Article by Hannah Moodie
Amidst a rapid pace of life where we have more choice and accessibility to products than ever before, thanks to international channel distribution and Amazon Prime same-day delivery, everything seems to be within reach. Such apparent ease, however, ironically raises problems. When everything is so available, how do retailers set themselves apart?
The title of a Monday morning Drapers article earlier this year (8/10/18) perfectly encapsulates the climate of the retail industry, and how to keep up in an age of change. The magazine’s Editor, Keely Stocker, wrote ‘the only constant is change, so embrace it’, which highlights the successes of high-influence fast fashion retailers Boohoo Group and sister company PrettyLittleThing. The article delves into the danger of standing still in the retail and consumer markets, and that remaining static or changeless in our field is equivalent to moving backwards. With increased revenue growth of 50% and 132% respectively, Boohoo and PrettyLittleThing’s growth is largely due to their adaptive genetics.
The Boohoo Group sets their mission distinctly apart from more traditionally-minded competitors: Boohoo’s philosophy is to take neither life nor fashion too seriously, helping customers to ‘#DOYOURTHING’. Their mission is more personal than most and aspires to make style less mysterious and more accessible and affordable to all. From their mission to their influencers, everything associated with their brands aims at promoting an aspirational while inclusive lifestyle, so that customers can both admire and relate to the brand. Boohoo, along with other leading fast-fashion brands such as ASOS, succeed because they are brands with forward-thinking concepts that are open to ceaseless change.
PrettyLittleThing founder Umar Kamani (the son of Boohoo co-founder Mahmud Kamani) has not only grown his company’s presence but also established an influential social presence of his own, regularly associating with high-profile individuals. Following criticism of the image of plus size PLT models this week, its founder turned to Twitter to defend the brand: ‘I don’t care what people think, we want to build a brand that fills every girl with confidence […] we will continue on our mission’. Umar claims that PLT’s huge success is owed to not what they do, but their reason behind doing it. There are hundreds, if not thousands, of UK-based fast-fashion retailers able to offer an identical service to PLT, with very similar quality of produce at very similar prices. Umar explains, ‘we are building a lifestyle, not a shop’; PLT is a brand that continually develops with its customer. When the retailer was founded in 2012 selling just accessories, its founder claimed they grew because they did more than sell those initial 20 products. While a product is fleeting, a mission is not; they sold a lifestyle – a message that ran through everything they did, which allowed them to later diversify and expand at an unstoppable rate.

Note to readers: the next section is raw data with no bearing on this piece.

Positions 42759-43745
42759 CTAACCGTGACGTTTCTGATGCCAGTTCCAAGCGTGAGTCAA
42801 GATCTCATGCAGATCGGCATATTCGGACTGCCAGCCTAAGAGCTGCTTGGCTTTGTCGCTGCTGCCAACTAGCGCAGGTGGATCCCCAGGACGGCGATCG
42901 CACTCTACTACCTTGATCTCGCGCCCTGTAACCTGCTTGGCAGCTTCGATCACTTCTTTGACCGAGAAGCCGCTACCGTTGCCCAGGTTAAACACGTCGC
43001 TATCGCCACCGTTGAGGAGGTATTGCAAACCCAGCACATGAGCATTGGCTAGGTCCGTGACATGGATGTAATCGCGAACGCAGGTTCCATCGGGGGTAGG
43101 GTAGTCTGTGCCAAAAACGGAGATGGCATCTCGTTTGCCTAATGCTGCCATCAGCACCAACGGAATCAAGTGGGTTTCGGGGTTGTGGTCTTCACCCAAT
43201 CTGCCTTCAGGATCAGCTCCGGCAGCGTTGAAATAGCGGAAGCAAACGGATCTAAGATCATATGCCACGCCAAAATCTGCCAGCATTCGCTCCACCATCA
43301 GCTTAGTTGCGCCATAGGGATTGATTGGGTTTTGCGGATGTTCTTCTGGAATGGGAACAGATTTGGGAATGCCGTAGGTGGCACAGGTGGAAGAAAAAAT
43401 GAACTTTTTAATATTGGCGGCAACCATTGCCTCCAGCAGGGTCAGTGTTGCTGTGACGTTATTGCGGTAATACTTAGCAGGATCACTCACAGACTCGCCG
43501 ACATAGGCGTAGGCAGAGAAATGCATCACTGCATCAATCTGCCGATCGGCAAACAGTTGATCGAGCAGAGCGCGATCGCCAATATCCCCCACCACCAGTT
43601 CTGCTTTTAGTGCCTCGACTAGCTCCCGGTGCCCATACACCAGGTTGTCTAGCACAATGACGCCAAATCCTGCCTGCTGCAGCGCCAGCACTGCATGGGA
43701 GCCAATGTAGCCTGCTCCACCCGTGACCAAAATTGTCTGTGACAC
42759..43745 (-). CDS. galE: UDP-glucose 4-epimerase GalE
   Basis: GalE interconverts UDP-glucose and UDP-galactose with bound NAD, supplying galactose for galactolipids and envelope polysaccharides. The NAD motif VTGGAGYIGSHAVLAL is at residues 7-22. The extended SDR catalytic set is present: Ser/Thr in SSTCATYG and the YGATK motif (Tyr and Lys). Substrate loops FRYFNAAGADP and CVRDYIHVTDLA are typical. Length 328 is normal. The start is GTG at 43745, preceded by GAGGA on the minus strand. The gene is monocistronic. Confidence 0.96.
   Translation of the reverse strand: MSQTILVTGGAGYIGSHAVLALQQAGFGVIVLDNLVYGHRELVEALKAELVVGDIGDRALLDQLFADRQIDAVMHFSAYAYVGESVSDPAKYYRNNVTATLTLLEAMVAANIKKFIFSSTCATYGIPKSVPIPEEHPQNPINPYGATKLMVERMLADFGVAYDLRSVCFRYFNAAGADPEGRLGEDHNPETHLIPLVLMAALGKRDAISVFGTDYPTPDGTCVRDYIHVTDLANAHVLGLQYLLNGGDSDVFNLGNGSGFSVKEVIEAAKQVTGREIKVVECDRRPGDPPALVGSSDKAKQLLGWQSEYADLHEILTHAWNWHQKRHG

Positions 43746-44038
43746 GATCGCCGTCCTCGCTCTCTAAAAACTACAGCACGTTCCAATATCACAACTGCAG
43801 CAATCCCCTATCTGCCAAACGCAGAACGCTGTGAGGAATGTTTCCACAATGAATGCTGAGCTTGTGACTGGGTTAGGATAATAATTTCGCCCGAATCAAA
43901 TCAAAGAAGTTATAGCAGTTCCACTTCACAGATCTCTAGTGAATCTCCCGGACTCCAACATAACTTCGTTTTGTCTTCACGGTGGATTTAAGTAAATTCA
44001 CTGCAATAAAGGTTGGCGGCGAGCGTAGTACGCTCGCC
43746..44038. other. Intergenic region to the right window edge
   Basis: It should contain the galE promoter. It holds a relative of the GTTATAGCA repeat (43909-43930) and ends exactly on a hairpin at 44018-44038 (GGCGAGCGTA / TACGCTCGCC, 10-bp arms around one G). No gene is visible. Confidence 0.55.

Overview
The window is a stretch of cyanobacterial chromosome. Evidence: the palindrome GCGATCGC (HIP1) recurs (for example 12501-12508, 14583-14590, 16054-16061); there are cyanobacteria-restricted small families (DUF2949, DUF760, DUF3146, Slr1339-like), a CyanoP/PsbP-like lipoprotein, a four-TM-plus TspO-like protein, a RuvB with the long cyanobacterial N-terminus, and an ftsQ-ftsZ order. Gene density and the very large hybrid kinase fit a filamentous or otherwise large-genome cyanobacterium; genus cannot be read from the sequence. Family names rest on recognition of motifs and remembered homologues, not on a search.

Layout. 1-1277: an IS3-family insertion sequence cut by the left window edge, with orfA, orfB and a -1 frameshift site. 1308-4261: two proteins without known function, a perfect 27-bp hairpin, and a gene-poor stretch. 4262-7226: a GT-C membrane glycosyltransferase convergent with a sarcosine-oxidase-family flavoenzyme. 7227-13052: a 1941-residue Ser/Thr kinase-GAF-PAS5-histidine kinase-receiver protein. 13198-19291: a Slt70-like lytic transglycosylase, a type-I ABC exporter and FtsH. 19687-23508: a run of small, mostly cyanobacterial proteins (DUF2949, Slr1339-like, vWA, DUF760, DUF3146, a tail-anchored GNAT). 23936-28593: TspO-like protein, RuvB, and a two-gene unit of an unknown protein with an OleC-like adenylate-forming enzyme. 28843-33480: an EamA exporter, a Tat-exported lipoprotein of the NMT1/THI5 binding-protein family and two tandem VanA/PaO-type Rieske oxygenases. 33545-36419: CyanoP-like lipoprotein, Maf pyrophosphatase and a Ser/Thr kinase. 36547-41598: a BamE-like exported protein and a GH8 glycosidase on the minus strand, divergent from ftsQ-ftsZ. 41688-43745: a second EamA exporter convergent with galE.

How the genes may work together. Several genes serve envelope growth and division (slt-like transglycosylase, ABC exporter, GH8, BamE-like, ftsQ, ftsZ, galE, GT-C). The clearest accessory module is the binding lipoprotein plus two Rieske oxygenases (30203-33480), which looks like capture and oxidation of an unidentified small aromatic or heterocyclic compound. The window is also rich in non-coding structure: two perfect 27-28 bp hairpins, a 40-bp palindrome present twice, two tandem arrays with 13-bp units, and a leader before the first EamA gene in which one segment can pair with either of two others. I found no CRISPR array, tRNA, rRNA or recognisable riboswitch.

The exceptional revenue growth of leading online retailers is a result of habits encompassed by leaders of any kind: they base their business model on their ‘why’, their purpose, as opposed to what they sell. The ‘why’, as argued by leadership expert Simon Sinek in his esteemed TED Talk, is what draws in the consumer, as he argues ‘people don’t buy what you do, they buy why you do it’. It is neither impressive nor different that Boohoo and PrettyLittleThing sell clothes, and it isn’t for lack of consumer choice that Boohoo is seeing a 50% increase in revenue year on year – it’s their ‘why’. Their promotion of a boundless and uninhibited lifestyle, no matter our individual privileges or shortcomings, is what makes these leading companies impressive and different, and, of course, leaders.
What is more, if a retailer’s business model is focused on the ‘why’, they have the freedom to change and adapt at will and with trends. If you’ve only ever thought about what you do, e.g. selling coats, then when trends shift and all consumers are interested in is jumpers, your entire business model has become superfluous. However, a brand like COLLUSION, who has based their model on breaking traditional barriers and liberating the young individual through self-expression via fashion, obtains the scope to move with the market. Launched last week on the 1st October, COLLUSION is ASOS’s new brand shaped by ‘real people’ and aims to give a voice to today’s youth. Its range is created and designed by six young artists, models, designers, and influencers, and speaks to their Generation Z peers. The foreseeing brand encompasses high ethical standards reflective of the contemporary young person’s acute moral compass; everything is made to be sustainable, vegan, and unisex.
What we can take from adaptive retailers is their fluidity, and their reason-based, rather than product-based motives. On making a difference, CEO of Whole Foods, Walter Robb, encourages ‘why’ based thinking, asking ‘[w]hy are you doing this? How are you making a difference? What is your reason for being, other than making money?’ Create a purposeful reason ‘why’ that changes with your consumer, for your consumer, and you’re ahead of the game before your competitors realise the game has changed.